ADVERTISEMENT

What if there were no Buffalo Board of Education? That’s one of the ideas respondents to a Buffalo News survey floated. They suggested Mayor Byron W. Brown might want to follow in the path laid out by New York City Mayor Michael R. Bloomberg, who got state permission to take over his city school system. The Board of Education was abolished. The schools chancellor – the equivalent of a superintendent – now reports to Bloomberg.

Others suggested a less radical approach: Brown should get control of a few School Board seats so he can influence how school district money is spent and children are educated.

The mayor of Buffalo has no official role in the city’s school system, except to provide the school district with tax revenue the city collects on its behalf. But in the eyes of many survey respondents, that doesn’t let Brown off the hook for the sorry state of city schools.

Brown’s lowest grade in the survey was for education, with half the respondents flunking his leadership in the area, and another 20 percent giving him a D.

“He’s abandoned the schools,” one business leader wrote.

“The No. 1 priority should be fixing the city schools,” wrote one community leader.

Brown declined to be interviewed for these stories, but his office previously provided The Buffalo News with a list of what he’s done for the schools: He named a deputy mayor as liaison to the school district. He co-chairs Say Yes Buffalo, a program that provides college scholarships and classroom support. He cleaned up neighborhoods around schools. He added more resource teachers and now, through a partnership with M&T Bank and Buffalo Promise Neighborhood, will provide more attendance officers. Brown also oversees the ongoing schools reconstruction project, and in his first year in office, increased city aid to the schools.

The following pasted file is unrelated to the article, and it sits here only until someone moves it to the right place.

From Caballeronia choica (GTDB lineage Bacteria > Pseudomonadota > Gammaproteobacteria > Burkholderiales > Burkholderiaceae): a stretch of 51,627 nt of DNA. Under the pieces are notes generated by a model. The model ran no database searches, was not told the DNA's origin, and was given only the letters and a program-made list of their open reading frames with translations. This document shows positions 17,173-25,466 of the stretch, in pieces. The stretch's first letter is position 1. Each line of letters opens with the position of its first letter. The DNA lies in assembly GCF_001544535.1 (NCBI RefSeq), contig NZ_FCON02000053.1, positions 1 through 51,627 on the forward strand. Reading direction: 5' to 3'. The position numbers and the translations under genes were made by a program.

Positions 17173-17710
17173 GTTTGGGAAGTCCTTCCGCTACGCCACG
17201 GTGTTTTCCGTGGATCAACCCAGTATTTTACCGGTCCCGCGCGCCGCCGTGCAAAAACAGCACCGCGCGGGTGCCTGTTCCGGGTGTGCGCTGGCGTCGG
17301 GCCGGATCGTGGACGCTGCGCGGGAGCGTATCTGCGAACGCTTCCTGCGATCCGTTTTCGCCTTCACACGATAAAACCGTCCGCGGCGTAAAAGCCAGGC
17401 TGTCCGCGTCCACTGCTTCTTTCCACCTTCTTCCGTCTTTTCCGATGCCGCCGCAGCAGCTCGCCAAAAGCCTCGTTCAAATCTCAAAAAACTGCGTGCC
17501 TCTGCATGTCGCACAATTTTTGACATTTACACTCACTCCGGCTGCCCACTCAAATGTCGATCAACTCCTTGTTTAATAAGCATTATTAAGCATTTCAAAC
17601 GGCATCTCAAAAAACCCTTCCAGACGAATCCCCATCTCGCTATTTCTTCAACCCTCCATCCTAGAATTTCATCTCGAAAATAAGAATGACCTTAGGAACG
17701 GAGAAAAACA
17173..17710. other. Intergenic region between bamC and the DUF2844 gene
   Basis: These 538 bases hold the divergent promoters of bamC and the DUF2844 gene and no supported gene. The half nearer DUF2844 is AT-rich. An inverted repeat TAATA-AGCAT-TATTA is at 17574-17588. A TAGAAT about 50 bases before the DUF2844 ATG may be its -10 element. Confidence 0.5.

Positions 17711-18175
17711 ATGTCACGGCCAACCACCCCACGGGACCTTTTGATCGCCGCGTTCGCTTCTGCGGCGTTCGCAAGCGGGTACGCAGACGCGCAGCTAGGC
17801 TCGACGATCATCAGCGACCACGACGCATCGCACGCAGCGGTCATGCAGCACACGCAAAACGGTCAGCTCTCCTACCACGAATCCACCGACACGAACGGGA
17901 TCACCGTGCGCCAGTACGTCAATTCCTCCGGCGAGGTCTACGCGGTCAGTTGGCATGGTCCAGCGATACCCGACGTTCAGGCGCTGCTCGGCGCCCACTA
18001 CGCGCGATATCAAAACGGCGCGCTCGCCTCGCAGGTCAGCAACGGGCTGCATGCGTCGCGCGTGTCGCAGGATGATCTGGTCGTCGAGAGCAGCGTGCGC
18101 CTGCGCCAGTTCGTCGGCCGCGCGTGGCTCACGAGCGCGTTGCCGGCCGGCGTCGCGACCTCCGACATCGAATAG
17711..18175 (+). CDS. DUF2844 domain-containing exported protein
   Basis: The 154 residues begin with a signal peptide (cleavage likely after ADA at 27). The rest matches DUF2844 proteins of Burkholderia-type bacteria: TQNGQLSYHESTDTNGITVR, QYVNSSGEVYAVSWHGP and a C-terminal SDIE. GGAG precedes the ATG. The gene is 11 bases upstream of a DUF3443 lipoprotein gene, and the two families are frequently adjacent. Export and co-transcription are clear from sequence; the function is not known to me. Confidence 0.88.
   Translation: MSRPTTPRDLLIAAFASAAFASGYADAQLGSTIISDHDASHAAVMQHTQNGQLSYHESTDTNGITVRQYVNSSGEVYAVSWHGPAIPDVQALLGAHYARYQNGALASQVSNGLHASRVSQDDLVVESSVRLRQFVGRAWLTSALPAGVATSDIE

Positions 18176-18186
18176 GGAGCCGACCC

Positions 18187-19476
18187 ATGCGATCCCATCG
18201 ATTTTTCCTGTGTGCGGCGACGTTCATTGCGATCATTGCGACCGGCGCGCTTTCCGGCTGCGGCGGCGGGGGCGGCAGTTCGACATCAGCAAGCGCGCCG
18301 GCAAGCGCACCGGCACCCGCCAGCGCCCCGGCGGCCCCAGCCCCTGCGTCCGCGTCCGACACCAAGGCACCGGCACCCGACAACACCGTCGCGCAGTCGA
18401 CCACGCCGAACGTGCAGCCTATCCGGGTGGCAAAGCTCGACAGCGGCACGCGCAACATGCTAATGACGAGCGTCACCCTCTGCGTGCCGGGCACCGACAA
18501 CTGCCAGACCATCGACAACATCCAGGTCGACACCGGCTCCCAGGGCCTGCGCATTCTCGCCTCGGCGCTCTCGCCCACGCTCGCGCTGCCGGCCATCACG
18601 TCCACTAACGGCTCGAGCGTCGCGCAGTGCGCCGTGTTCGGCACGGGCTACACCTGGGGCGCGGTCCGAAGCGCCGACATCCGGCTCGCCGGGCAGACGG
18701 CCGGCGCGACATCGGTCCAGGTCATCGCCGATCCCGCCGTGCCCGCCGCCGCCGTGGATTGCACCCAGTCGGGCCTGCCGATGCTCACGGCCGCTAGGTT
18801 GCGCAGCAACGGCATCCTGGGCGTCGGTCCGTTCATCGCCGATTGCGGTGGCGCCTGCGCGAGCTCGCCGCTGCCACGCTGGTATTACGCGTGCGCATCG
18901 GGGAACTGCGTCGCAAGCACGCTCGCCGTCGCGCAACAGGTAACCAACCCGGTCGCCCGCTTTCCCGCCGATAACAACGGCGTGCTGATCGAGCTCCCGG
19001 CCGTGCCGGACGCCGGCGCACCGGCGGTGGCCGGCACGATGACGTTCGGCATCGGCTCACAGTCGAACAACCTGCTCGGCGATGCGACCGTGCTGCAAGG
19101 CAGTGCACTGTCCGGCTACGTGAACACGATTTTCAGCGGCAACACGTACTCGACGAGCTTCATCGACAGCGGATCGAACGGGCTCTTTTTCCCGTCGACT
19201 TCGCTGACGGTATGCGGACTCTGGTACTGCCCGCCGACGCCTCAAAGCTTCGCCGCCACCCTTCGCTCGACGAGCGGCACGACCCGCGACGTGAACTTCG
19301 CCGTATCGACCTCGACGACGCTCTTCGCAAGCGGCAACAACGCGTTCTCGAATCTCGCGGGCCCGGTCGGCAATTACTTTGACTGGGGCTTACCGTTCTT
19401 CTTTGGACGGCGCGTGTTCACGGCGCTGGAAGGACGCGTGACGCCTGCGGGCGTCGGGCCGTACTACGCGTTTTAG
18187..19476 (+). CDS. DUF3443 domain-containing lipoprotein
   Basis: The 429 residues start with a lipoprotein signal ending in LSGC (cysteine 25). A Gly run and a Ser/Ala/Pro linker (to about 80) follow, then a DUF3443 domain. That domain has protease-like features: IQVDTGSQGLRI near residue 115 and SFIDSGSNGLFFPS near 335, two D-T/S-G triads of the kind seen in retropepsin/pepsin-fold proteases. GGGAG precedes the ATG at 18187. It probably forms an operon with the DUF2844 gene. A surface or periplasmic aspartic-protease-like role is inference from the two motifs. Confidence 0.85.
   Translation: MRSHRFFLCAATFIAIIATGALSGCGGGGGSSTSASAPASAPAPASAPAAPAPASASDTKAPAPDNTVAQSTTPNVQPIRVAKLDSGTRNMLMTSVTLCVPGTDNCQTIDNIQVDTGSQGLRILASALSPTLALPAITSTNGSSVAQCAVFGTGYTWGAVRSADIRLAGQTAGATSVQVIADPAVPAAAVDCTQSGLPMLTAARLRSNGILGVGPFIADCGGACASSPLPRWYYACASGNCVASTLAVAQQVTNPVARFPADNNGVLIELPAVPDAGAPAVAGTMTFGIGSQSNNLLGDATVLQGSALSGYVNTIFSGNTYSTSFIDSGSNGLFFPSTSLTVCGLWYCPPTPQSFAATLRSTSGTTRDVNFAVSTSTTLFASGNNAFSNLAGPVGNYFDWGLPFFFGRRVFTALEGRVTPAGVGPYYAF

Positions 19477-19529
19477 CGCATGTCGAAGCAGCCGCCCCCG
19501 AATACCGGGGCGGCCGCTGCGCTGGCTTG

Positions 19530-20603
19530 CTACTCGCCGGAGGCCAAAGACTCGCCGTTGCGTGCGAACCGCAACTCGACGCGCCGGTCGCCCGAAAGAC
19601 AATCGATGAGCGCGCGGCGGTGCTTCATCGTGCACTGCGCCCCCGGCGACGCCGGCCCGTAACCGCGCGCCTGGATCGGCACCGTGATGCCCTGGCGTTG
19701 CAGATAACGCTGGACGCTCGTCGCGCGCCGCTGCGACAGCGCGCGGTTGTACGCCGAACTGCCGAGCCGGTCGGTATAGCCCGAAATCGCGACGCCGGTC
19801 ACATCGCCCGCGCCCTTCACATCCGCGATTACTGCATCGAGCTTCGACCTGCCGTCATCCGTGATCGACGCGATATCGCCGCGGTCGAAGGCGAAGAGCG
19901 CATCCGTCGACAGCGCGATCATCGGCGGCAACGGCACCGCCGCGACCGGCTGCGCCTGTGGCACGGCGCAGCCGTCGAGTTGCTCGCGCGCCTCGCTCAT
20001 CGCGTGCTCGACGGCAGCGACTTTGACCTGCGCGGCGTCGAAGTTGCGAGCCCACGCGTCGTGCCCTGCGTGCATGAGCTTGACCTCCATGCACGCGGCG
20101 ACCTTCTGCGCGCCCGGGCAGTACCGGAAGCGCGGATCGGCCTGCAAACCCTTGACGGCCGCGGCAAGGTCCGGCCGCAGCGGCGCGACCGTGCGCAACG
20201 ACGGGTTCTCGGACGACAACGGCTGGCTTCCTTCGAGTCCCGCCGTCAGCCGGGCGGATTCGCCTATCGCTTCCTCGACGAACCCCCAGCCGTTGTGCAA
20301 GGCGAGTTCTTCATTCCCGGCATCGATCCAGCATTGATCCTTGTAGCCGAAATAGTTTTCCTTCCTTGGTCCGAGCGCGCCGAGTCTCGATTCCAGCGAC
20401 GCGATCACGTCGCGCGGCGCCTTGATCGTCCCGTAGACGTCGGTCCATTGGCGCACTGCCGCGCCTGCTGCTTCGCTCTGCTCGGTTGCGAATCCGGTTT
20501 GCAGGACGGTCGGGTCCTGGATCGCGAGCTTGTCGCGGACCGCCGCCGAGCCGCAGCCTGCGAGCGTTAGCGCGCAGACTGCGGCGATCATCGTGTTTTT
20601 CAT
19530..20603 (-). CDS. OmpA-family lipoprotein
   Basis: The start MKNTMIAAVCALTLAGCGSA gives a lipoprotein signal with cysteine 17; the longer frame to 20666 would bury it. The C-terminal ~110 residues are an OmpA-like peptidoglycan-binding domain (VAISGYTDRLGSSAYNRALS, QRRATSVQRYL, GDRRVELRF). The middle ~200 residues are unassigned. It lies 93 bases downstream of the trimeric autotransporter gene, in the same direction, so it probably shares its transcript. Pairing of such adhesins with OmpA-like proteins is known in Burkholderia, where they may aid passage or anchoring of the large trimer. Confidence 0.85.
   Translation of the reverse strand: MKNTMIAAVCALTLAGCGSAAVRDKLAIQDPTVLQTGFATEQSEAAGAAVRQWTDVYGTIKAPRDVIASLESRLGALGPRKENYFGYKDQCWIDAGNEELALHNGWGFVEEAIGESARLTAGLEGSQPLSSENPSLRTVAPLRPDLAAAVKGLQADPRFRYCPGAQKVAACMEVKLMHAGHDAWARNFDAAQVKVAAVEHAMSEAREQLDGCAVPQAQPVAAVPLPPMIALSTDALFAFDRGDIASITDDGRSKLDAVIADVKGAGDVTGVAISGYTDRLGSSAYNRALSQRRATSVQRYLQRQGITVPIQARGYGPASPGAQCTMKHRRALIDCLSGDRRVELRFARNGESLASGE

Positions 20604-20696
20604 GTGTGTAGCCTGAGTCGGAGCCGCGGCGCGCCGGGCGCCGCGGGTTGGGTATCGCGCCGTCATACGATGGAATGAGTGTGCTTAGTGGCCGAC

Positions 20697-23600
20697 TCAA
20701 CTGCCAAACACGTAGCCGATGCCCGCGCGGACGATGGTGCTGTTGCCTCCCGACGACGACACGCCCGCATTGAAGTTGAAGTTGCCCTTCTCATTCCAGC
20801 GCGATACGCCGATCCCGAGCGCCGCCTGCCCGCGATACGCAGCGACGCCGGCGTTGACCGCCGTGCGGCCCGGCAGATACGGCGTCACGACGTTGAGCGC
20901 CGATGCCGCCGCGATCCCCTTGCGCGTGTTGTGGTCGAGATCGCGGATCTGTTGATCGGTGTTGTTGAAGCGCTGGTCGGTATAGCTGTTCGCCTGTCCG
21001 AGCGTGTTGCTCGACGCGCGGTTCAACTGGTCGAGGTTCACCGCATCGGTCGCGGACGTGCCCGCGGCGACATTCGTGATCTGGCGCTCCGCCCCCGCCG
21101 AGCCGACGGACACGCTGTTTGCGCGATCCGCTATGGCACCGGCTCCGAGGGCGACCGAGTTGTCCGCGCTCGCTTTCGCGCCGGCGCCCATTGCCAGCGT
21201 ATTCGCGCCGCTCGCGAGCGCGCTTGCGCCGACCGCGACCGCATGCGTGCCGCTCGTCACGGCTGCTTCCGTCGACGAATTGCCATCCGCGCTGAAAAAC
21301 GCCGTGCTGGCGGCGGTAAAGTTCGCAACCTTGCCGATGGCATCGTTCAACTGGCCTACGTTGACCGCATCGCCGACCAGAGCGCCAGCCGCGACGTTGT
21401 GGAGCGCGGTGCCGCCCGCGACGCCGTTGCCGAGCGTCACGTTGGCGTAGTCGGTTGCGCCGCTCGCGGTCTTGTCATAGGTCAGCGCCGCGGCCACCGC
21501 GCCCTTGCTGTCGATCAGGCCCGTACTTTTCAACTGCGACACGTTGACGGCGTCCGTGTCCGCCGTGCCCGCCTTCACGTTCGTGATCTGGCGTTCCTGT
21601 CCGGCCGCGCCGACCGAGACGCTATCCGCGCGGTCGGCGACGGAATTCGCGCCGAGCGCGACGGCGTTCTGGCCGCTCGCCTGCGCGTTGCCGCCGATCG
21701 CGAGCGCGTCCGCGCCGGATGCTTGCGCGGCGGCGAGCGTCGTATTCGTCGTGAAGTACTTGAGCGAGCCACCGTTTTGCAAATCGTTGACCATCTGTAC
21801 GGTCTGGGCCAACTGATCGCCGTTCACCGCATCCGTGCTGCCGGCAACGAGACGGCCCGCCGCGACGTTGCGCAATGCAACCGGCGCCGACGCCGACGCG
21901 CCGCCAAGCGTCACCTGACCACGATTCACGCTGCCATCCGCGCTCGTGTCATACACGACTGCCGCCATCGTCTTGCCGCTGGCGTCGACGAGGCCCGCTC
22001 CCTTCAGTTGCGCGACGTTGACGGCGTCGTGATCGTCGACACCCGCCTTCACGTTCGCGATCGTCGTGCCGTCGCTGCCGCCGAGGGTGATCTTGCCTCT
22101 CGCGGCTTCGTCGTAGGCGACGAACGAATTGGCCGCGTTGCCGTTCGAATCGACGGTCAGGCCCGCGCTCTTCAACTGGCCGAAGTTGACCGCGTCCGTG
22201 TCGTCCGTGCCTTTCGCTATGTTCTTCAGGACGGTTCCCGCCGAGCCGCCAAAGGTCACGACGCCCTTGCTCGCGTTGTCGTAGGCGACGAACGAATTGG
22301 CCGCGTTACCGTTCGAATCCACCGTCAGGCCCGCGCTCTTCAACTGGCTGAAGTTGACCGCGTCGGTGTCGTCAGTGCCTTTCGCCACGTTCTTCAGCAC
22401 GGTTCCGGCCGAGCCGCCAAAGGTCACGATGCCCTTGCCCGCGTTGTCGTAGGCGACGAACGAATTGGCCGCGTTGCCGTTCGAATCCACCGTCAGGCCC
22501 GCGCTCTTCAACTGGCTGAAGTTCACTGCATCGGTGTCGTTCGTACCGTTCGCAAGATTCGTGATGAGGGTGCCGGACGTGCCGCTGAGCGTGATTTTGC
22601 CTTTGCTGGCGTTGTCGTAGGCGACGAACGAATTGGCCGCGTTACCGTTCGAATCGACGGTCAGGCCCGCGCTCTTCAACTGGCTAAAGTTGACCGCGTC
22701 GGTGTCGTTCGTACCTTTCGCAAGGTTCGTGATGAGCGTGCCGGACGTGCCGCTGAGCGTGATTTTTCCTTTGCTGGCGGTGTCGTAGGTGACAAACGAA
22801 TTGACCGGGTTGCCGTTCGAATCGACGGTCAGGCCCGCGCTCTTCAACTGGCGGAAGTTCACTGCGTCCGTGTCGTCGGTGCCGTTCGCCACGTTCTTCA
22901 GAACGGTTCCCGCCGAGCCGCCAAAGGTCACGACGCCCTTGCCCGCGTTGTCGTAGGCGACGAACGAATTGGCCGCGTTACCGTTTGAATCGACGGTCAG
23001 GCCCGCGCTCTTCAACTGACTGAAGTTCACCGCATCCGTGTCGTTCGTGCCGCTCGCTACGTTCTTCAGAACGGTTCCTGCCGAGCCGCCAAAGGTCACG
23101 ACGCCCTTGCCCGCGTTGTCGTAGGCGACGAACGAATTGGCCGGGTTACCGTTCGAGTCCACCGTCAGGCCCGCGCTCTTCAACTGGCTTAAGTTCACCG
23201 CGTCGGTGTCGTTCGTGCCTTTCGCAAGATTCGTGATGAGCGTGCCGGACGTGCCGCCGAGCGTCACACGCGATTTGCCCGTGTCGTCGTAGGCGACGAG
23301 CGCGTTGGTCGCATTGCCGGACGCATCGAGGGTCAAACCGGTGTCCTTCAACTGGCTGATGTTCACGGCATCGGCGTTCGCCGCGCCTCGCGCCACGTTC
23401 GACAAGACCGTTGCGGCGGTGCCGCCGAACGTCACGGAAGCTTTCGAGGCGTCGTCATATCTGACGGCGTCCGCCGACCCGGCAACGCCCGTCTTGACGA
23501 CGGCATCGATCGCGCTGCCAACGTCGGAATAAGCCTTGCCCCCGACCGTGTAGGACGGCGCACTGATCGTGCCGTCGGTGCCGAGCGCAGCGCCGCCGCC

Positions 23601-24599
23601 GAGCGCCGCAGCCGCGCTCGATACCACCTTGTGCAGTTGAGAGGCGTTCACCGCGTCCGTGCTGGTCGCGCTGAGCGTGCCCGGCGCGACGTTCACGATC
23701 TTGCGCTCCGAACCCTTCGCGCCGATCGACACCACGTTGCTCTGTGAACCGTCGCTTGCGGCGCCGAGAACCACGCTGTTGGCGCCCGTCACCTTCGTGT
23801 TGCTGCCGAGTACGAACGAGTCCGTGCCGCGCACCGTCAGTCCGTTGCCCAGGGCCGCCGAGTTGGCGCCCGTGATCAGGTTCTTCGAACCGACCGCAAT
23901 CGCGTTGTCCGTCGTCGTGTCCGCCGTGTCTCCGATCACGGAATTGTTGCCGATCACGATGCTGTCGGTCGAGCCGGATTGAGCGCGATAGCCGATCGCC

During Brown’s first mayoral campaign, he indicated he might consider pushing for mayoral control of some School Board seats. There’s no evidence that Brown ever pursued that plan. Then, in 2011, Brown floated the idea of some form of mayoral control during an Albany budget hearing, noting that a “lack of accountability” is one reason school district operations are not more cost effective. But dialogue didn’t advance beyond that.

Mayoral control of the Buffalo School Board is a hot topic in various circles around town, said Peter F. Hunt, president of Hunt Real Estate. Hunt would like to see it happen in Buffalo. But if Brown doesn’t want to advocate for mayoral control, he should advocate for something, Hunt said.

Others warn mayoral control is not a silver bullet. Mayoral control is “a cheap excuse for demanding immediate results,” said Joseph A. Gardella Jr., chairman of the city’s Environmental Management Commission, who is also a University at Buffalo professor. “People are grasping for immediate solutions for problems that have taken 60 years to develop.”

— Jill Terreri and Susan Schulman